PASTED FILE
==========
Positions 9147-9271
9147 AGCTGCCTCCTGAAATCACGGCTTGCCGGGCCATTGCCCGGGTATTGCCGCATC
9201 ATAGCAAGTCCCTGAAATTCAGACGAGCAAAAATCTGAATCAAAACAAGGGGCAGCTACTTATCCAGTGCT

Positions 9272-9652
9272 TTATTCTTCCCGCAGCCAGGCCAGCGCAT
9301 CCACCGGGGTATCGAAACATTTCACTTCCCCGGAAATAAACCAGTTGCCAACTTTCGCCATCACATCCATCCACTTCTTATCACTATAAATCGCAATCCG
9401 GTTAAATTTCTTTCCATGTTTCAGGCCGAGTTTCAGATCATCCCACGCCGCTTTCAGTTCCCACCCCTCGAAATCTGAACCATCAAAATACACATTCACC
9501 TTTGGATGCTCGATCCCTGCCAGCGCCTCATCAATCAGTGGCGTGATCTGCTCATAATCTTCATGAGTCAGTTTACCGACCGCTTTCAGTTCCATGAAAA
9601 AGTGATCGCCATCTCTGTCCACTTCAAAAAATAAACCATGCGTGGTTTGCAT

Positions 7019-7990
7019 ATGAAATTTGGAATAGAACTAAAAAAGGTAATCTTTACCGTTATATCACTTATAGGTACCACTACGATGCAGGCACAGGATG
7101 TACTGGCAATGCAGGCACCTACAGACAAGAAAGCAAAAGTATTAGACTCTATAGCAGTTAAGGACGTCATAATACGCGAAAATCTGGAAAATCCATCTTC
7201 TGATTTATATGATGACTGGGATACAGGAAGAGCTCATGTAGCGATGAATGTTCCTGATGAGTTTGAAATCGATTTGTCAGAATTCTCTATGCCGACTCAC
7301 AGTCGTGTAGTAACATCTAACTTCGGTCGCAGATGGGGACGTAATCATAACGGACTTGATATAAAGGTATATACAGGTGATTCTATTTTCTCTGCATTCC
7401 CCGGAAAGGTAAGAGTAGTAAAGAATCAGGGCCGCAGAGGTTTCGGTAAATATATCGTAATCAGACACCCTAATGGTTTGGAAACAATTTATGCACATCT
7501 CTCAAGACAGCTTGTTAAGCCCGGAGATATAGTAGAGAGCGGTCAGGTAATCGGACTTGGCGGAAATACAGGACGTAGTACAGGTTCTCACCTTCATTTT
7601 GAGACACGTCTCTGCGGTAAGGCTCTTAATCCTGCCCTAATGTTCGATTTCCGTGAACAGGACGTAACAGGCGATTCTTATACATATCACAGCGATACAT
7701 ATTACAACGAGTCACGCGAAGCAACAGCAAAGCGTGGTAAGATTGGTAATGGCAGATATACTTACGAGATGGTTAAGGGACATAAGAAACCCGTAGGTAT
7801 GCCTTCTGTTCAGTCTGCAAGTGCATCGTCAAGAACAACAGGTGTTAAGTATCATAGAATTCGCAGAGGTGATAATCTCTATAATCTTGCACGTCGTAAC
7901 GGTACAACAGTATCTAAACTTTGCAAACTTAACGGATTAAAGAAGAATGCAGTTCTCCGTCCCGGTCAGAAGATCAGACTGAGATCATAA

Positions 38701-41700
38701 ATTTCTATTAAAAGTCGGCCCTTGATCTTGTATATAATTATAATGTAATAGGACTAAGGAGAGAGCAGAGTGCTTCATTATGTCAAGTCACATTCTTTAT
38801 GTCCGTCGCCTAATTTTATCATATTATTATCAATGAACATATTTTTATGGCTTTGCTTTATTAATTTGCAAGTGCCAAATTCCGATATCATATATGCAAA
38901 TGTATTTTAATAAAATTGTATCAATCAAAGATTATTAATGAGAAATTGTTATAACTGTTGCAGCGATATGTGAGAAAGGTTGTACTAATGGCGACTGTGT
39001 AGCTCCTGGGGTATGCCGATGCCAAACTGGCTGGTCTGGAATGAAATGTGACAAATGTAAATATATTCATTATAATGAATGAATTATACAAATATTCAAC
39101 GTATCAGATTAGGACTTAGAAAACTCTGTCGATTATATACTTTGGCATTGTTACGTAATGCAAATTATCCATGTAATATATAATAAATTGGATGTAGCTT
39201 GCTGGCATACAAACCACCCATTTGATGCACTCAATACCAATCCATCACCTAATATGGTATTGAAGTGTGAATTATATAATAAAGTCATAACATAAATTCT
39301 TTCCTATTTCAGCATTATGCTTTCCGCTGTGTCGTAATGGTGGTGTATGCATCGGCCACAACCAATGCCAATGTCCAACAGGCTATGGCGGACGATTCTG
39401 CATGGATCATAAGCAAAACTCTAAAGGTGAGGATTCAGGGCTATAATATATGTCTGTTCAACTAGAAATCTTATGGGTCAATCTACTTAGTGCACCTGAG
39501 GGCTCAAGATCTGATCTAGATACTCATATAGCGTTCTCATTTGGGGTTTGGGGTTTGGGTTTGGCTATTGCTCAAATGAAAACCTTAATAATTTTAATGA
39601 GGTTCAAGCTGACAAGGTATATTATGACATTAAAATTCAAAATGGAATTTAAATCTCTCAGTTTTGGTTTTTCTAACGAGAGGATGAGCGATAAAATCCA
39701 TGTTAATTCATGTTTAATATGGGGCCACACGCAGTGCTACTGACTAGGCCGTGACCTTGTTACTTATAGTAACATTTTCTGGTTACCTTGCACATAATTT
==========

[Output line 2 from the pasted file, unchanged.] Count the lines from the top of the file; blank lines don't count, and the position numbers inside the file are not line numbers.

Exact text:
9147 AGCTGCCTCCTGAAATCACGGCTTGCCGGGCCATTGCCCGGGTATTGCCGCATC